The news is good from UCA UPDATE | Arkansas Blog

The news is good from UCA UPDATE

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It's been a rough year for UCA. So you can imagine that hearts were lifted there when one of the premier higher education publications  came out this week with a lengthy article extolling the University of Central Arkansas as a cultural hub and transformative force in the city of Conway.

SMALL WORLD DEPT. Lu Hardin, the former UCA president, lives in a downtown condo now and lunches periodically at The Hop, staff canteen of the Ark. Times. along with Iriana's. I ran into him, his wife and kids at lunch today. He was very cordial, told me he was working on a book, not so much about himself but about many people who've coped with adversity. I told him I'd love to look at it for a Times excerpt. He told me columnist John Brummett had been in moments before from Stephens Media offices around the corner. Brummett reports on his Blog. I didn't get the hug.

Read on for the arts rave about UCA.

Excerpts from the Chronicle of Higher Education

University Strives to Be a Cultural Hub in Central Arkansas
By CAROLYN MOONEY

Conway, Ark. -- You might not immediately think of this city of 55,000 as an arts hub.

Just a few years ago, its downtown emptied out each evening. "You could shoot a gun down the main drag and not hit anyone in either direction," one local businessman says. You couldn't get a drink at a restaurant, much less attend a live telecast of the Metropolitan Opera here at the University of Central Arkansas, or see a play at the university-sponsored Shakespeare festival, or work as an intern at Oxford American's offices on campus.

But Conway is growing and changing, and the university's artistic aspirations have played a role. In recent years this campus of 13,000 students has become home to two prestigious literary magazines: Oxford American and Exquisite Corpse Annual, a reborn print edition of the cutting-edge magazine edited by the writer and NPR commentator Andrei Codrescu. The university also founded the Arkansas Shakespeare Theatre, which produces an annual summer festival, and recently began playing host to the opera telecasts.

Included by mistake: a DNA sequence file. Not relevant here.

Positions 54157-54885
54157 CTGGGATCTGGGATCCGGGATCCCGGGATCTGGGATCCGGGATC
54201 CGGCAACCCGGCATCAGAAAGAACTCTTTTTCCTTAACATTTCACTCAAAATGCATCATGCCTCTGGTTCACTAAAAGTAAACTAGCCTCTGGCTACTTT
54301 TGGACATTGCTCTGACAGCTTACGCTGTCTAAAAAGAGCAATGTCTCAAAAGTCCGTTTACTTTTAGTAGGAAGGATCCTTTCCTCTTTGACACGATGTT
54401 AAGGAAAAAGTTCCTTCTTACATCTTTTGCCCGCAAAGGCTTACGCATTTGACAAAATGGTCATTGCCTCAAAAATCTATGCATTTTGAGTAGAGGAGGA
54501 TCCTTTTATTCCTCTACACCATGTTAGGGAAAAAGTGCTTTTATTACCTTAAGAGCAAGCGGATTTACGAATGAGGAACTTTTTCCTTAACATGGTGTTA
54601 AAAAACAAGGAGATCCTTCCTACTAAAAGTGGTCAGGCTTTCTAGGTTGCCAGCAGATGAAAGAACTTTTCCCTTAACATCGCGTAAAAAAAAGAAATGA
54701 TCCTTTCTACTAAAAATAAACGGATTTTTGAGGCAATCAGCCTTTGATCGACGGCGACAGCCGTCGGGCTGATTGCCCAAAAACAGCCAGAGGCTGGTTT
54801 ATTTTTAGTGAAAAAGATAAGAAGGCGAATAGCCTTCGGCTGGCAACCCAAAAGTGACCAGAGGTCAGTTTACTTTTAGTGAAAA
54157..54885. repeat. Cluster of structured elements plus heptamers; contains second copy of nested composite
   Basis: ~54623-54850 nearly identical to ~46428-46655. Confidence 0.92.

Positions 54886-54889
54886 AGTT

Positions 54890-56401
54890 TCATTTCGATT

Last fall it commissioned and staged an original opera, The Scarlet Letter, and it helped arrange for the National Symphony Orchestra to spend a weeklong residency in Arkansas, which will include a campus performance, later this spring. An artists-in-residence program has brought distinguished writers and artists - including Mr. Codrescu, a professor at Louisiana State University at Baton Rouge, earlier this month - to an audience that used to have to travel 30 miles to Little Rock for cultural offerings.

Central Arkansas, like a number of regional institutions outside major cities or college towns, has become a kind of academic incubator for the arts. "I'd say it's a hydroponic grow room," says Mark Spitzer, an assistant professor of writing and the managing editor of Exquisite Corpse Annual. Having worked with the magazine before, he suggested that it start an annual print edition on the campus; the university helps pay printing costs. Oxford American, previously based in Oxford, Miss., and briefly in Little Rock, moved here after the university provided money to help it survive, along with office space near the campus's graceful main entrance framed by green ash trees and willow oaks.

Mr. Spitzer and others have visions of Conway becoming a mini-Austin, Madison, or even Fayetteville, the lively home of the University of Arkansas main campus. And they have wish lists: an alternative-music scene, a used-book store, a Thai restaurant.

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An Artistic Evolution

Central Arkansas had the right mix of ingredients to raise its arts profile: It had a good performing-arts facility. It had money for visiting artists, after a student fee for the arts was adopted in 2000. It also had a catalyst: Rollin R. Potter. Since coming to the campus five years ago as dean of the College of Fine Arts and Communication, he has encouraged faculty members to develop arts programs, including the Shakespeare theater festival and other projects. "The campus has some very talented faculty," the dean says. "I open the door, light the fire, and get people moving."

Finally, Central Arkansas had strong backing from the city and formed a local arts alliance to build continued community support. Mr. Potter calls the arts "another window to the institution" after athletics, and one that has helped build its public image. (Any good news was especially welcome last summer, when the university made headlines after Lu Hardin, its president, resigned amid controversy over his bonus pay.)

Conway, whose diverse economy is based on manufacturing, agriculture, and a growing service sector, is also home to Hendrix College and Central Baptist College. It has big-box stores (including two Wal-Marts) and big churches, along with small boutiques in the newly thriving downtown area. You can order an elegant meal in one of the town's new restaurants and find a recipe for deep-fried turkey in a local magazine. As for politics, some people here describe the area as solidly conservative with a strong progressive streak - voters heavily supported John McCain for president, but voted for a Democratic congressman.

It's not an either-or town, says Brad Lacy, head of the Chamber of Commerce. "I think our unwritten goal is to make Conway that hip, artsy college town that central Arkansas has never had."

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